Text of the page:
I had gained a lot more weight and I started to think I was going to be this big forever. I did not feel like myself. It wasnt just the weight gain that had affected me. I felt extremely cold and miserable , not the best combination of symptoms to have, particularly in the winter. I also felt depressed as I did not feel like myself. I felt tired all the time and not just a “I didn’t get enough sleep” kind of tired; I felt exhausted and fatigued. Like every cell of my body was shutting down. I would sleep 8-10 hours and still wake up feeling like I needed more rest. My periods started becoming more irregular.

I had enough.

I asked to see another GP and by then my TSH (thyroid stimulating hormone) was higher indicating hypothyroidism, or an underactive thyroid; the opposite to what I was diagnosed with in 2017.


The Present

August 2023

So that takes me to today. A year into treatment. I take medication called Levothyroxine (thyroxine) daily on an empty stomach and have been doing so since I saw my GP last year. I have also learned just how common thyroid disorders are; I have several friends that are also diagnosed with an underactive thyroid and have since been treated with thyroxine accordingly.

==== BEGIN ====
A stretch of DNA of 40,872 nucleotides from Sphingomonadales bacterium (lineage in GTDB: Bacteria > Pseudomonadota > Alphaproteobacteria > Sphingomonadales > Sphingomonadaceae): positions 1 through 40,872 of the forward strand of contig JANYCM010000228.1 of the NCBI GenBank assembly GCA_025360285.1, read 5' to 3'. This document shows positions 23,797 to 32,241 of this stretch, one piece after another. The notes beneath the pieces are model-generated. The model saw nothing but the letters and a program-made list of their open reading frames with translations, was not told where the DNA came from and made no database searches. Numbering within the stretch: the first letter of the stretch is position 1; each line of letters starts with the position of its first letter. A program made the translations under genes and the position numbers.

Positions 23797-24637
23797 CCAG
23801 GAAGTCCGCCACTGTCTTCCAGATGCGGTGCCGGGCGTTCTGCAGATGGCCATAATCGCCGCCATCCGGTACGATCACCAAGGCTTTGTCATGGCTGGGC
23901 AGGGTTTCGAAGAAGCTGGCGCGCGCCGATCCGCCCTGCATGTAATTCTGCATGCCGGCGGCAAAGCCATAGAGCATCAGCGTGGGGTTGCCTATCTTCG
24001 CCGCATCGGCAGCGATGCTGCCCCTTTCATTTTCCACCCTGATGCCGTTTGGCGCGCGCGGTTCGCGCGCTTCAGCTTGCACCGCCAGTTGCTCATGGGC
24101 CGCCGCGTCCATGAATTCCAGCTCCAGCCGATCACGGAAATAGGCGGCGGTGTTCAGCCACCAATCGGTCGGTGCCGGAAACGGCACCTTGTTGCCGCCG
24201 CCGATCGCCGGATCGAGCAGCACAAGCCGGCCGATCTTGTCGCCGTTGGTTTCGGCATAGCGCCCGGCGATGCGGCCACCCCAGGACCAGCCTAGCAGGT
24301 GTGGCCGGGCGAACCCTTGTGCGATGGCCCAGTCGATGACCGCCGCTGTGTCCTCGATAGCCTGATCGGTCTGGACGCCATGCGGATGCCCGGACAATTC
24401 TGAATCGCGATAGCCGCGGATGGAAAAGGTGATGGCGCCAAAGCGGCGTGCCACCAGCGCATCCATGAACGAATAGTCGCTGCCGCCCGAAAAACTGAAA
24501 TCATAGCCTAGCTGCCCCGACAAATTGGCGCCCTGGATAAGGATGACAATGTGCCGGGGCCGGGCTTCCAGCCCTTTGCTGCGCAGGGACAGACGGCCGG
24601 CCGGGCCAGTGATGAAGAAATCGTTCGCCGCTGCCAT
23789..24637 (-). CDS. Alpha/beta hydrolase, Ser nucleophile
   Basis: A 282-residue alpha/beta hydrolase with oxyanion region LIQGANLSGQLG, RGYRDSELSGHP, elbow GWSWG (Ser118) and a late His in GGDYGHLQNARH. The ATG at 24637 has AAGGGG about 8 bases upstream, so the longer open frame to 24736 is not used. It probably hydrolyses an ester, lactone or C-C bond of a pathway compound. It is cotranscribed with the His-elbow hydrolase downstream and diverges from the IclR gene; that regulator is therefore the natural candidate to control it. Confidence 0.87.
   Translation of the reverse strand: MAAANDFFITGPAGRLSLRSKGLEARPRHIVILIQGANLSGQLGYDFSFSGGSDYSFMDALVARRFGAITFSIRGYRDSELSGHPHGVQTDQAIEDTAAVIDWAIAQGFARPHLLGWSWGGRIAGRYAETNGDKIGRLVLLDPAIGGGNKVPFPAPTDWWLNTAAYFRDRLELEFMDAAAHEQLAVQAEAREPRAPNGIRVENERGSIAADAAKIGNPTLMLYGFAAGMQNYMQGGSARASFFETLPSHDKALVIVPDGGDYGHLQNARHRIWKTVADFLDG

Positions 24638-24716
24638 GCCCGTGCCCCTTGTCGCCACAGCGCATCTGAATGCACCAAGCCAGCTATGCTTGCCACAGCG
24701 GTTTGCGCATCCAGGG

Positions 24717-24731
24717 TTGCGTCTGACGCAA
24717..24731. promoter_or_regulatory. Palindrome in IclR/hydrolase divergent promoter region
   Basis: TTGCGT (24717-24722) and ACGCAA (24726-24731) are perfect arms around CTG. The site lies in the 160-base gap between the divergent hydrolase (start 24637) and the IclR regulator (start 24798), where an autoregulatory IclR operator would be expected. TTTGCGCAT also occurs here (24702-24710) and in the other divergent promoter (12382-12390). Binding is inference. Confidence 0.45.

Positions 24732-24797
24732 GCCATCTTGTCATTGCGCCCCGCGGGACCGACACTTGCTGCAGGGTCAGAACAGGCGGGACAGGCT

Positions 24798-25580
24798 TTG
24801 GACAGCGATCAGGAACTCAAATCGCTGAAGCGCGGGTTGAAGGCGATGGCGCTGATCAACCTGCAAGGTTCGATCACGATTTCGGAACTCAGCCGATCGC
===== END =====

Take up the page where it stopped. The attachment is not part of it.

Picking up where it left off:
It’s been an emotional journey as I experienced so many different symptoms over the last 7 years. The worse was the impact that Graves’ disease had on my eyes. I could deal with the weight fluctuations but having something impact your eyes, which is a very visible part of your face, made me feel extremely self-conscious. I’d often find myself avoiding public spaces and feeling distraught as I would wake up to a different set of symptoms everyday.

The weight fluctuations occurred suddenly which led to further questions and concerns. This is something that I was used to since recovering from Bulimia. But what I found hurtful was the unsolicited advice I received about losing weight. I found it exhausting having to justify why I couldn’t lose weight despite trying to and found myself angry at the stupid assumptions people made of my weight gain. “Is she pregnant?” “Hasn’t Laraib gained weight?” “You should walk more”. I would overhear relatives asking my mother. I’ll save the p word for another blog post…

I am always fearful of relapsing and experiencing symptoms of Graves’ disease again. I was informed that I would likely have to have my entire thyroid gland removed if this happened.